[We would like to add, at this point, that demodex is usually prompted from anything that stresses the animal and lowers it's natural immunity. Stress is the common cause when a dog or puppy suddenly breaks out with demodex within days of changing homes or when a female goes through a heat cycle at or before 1 year of age. It has been linked with an "immature immune system". In Chihuahuas, the immune system may not be fully mature until approximately 3 years of age. The presence of an active case of demodex in an immature dog or bitch is not an automatic marker to have the animal spayed or neutered. Demodex can be totally reversed by administering Tea Tree Oil to the skin and injections of Immuno-reglin which boosts the immune system. When the immune system rebounds, the disease will spontaneously heal itself. Once the immune system is fully mature, the decision for sterilization can be made.]
The disease is more common in short-haired
dogs with oily skins. Symptoms appear at puberty. At this time, sebum,
which mites feed on, is increasing in amount.
Demodectic mange can take one of two forms:
This occurs in dogs up to one year of age. It begins as thinning of the hair around the eyelids, the lips and corners of the mouth and front legs, giving a moth-eaten appearance. (Some people will mistake a chihuahua's natural changing of coat at about 12 weeks of age for demodex) It progresses to patches of hair loss about one inch in diameter (which may be confused with ringworm). If more than five patches are present, the disease could be progressing to the generalized form. After one or two months the hair begins to grow back. In three months most cases are healed.
Treatment: A topical preparation such as Canex or Goodwinol (Tea Tree Oil from the health food store) can be used to shorten the course. Many cures attributed to drugs probably are spontaneous recoveries. Watch closely to be sure that localized form is not progressing to the generalized type.
NEW and totally Natural
And from personal experience----IT WORKS!
We recently learned from personal experience just how frustrating demodex can be. And everyone should know that our problems were NOT linked to a problem in our breeding lines but was in fact a direct result and side effect from over exposure to Frontline Flea and Tick Spray. Fipronil is the active ingredient in Frontline (and some others) and while eveything on the label will say it is safe for warm blooded animals, PAY ATTENTION, it can cause reoccuring cases of demodectic mange in future offspring. Fipronil crosses the placenta. It has also been proven to reduce reproduction in breeding animals to 67%. It can cause sterility and in some cases death. It is absorbed into the sabaceous glands within the first 24 hours after treatment. Sebum secreted from these glands is what demodectic mange mites live on and multiply from. But don't despair! ! ! It can be cured----permanently.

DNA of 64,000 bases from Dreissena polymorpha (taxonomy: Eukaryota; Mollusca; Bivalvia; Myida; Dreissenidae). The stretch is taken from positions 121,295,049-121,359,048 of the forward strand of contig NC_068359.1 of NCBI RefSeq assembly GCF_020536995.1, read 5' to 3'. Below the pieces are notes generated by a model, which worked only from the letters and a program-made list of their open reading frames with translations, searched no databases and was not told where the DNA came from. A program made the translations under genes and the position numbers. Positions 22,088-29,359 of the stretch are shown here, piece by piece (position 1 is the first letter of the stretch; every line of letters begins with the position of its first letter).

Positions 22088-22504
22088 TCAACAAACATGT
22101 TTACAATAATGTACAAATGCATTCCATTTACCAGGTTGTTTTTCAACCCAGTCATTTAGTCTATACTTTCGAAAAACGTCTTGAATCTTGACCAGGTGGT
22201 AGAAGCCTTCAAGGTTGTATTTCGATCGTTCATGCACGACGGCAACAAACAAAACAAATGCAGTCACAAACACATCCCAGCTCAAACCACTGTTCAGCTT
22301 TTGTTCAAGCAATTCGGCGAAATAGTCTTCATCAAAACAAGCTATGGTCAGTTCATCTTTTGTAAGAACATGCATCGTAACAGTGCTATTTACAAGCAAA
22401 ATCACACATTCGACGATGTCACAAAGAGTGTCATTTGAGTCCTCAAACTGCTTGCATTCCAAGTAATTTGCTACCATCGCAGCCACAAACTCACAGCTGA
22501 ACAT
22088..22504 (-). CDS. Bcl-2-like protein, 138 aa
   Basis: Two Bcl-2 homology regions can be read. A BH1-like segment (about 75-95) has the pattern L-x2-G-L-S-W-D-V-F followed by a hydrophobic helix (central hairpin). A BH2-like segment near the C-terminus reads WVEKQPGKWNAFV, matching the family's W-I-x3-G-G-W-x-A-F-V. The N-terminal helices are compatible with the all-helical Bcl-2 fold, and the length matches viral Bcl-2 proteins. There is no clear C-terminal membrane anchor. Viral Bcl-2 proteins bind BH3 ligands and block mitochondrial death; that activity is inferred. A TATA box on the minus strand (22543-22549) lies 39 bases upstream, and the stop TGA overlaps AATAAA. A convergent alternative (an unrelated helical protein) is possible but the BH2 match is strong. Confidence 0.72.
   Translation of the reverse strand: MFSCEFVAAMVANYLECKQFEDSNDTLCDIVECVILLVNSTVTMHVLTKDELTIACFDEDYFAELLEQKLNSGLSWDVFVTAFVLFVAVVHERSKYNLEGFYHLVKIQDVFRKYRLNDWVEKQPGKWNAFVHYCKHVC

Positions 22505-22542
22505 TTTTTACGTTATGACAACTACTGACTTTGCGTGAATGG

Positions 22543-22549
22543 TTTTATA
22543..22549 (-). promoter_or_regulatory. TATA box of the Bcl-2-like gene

Recipe for spray. This works. Take the peeling from 4 lemons and bring to a boil in one quart of hot water. Boil for approx. 20 minutes. Remove from stove and let cool. Pour into glass jar or container with an airtight lid and let it stand for at least 2 days. Leave the peels in this solution while it ages. Then strain into a spray bottle and spray the animal at least every other day. You can see a marked difference in 11 days. This is a homemade formula for D-Lemonene. I am currently using it on a bitch that had generalized form so bad that she had hardly no hair left on her body. At present, she looks like a fuzz ball and is getting better every day. A Vet would have taken one look at her and recommended she be put down. She is on her way to a full recovery.
This starts out as a localized case but instead of improving it gets worse. Numerous patches appear on the head, legs and trunk. The patches coalesce to form large areas of hair loss. Hair follicles become plugged with mites and debris. Skin breaks down to form sores, crusts and draining sinus tracts---presenting a most severe and disabling condition.
Treatment: Treatment is prolonged and response is slow, requiring frequent changes in medication. Cure is not always possible.
Cultures from infected skin sores will determine the most effective antibiotic. Cortisone is contraindicated because it may depress the dogs immunity to the mites, making the condition worse. Generalized demodectic mange should be treated under veterinary supervision.